Frances “Bea” Koontz

Frances Bea Koontz, “Bea” was born to Frances & Marvin Koontz in 1952.  Their new baby girl was all they had hoped for. Within months, however, there was a realization that she was not progressing normally.  It was soon determined that their precious daughter was deaf.  Her loving parents immediately set out to find the best resources to help Bea, but there was not much help available for her within Central Florida.  Her parents, particularly her mother, poured her life into Bea.  She did extensive research on the resources available to deaf children in the area and created resources where she found none.  She was integral in the development of many services for the deaf found in the region and state today.

At her mother’s direction, Bea became a proficient lip reader and excelled at her school work.  She enjoyed dancing, bike riding, hanging out with her best friend and going to the beach.  Leading a seemingly normal life, she graduated from  high school and went on to study at Furman University. 

But slowly her challenges began to expand and it was discovered that her deafness was caused by a congenital, degenerative brain disorder.  It was slow in development, but the signs were there.  She required more services as time progressed.  While the family was very private about Bea’s medical condition, the search for a cure or solution for their beloved daughter  was endless.  They traveled near and far searching for answers to help combat the effects of the disease.   Unfortunately, and ever so slowly, Bea began to succumb to the effects of the disease.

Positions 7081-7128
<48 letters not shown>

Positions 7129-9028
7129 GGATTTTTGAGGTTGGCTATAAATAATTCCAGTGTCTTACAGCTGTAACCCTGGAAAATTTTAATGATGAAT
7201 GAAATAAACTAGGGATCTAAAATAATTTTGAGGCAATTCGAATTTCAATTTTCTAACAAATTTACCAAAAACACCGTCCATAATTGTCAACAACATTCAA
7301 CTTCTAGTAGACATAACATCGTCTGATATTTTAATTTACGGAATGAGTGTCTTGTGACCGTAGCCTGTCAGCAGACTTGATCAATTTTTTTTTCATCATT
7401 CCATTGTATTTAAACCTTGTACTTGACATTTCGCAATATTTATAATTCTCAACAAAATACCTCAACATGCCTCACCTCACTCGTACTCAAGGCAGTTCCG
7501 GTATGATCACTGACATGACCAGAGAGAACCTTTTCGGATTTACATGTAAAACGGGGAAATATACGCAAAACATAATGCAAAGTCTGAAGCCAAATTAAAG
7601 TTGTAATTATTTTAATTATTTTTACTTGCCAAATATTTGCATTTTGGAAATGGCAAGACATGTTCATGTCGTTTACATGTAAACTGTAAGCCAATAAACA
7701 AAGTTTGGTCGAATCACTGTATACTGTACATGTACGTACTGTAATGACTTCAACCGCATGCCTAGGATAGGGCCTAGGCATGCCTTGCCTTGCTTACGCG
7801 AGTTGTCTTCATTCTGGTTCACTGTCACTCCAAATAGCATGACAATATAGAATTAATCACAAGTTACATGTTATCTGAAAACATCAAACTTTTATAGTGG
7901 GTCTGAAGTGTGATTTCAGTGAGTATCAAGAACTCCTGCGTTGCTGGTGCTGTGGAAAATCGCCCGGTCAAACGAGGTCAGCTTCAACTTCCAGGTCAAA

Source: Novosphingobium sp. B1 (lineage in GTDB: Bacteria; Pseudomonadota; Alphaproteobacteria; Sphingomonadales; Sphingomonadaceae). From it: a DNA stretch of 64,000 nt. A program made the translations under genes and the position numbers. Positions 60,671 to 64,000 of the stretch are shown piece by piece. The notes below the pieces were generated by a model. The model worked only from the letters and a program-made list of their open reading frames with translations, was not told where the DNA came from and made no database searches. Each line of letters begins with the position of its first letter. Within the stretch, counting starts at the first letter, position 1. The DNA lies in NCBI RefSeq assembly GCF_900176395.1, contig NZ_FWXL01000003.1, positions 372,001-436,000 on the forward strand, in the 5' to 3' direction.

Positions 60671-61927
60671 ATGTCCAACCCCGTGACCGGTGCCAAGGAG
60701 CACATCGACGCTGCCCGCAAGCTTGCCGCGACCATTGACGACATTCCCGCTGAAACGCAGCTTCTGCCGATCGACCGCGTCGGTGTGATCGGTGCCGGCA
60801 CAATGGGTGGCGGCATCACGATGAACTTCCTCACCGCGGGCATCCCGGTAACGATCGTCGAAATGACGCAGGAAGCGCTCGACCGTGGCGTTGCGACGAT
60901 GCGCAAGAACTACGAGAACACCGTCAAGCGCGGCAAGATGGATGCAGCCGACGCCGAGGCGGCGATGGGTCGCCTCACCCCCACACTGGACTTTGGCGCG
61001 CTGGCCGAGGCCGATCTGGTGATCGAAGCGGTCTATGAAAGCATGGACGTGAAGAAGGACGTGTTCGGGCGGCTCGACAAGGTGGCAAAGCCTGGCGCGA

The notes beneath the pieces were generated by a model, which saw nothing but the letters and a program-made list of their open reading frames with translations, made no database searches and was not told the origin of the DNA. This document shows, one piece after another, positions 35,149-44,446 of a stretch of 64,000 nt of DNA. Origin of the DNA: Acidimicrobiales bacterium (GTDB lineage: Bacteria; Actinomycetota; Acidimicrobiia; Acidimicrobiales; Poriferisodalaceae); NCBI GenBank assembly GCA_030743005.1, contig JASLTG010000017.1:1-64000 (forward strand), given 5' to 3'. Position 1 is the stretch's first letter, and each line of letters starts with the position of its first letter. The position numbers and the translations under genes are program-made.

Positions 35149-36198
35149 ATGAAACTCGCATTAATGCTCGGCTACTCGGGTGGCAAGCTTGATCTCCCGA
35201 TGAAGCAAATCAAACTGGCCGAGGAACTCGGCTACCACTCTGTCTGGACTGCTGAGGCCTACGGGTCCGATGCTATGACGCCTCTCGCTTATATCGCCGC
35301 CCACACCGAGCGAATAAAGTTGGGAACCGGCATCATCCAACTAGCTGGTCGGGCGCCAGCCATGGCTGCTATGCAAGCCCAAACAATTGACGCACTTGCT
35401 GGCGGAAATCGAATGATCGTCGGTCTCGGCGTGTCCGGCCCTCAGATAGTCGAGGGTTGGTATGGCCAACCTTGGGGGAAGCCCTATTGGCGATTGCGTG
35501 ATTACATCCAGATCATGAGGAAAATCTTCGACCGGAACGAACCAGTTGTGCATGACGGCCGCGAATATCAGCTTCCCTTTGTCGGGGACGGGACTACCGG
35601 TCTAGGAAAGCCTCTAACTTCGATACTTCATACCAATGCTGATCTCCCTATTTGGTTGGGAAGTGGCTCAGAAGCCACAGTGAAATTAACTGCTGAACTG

Bea sadly passed away at the young age of 40.  She left behind two very special and loving parents who had given all they could to make her life fulfilling.  They had sought care for her wherever it could be found, but the truth was that Bea’s issues were beyond anything that medicine could provide. 

Just three months after Bea’s death, her father, Marvin, suddenly and unexpectedly died following a brief illness. 

Bea’s mother, Frances, lived on to just days short of her 101st birthday, but not a day went by that she didn’t think of her precious Bea.  Knowing the struggles that families have in caring for a child with a complex illness inspired Frances to leave her estate to helping children with similar circumstances.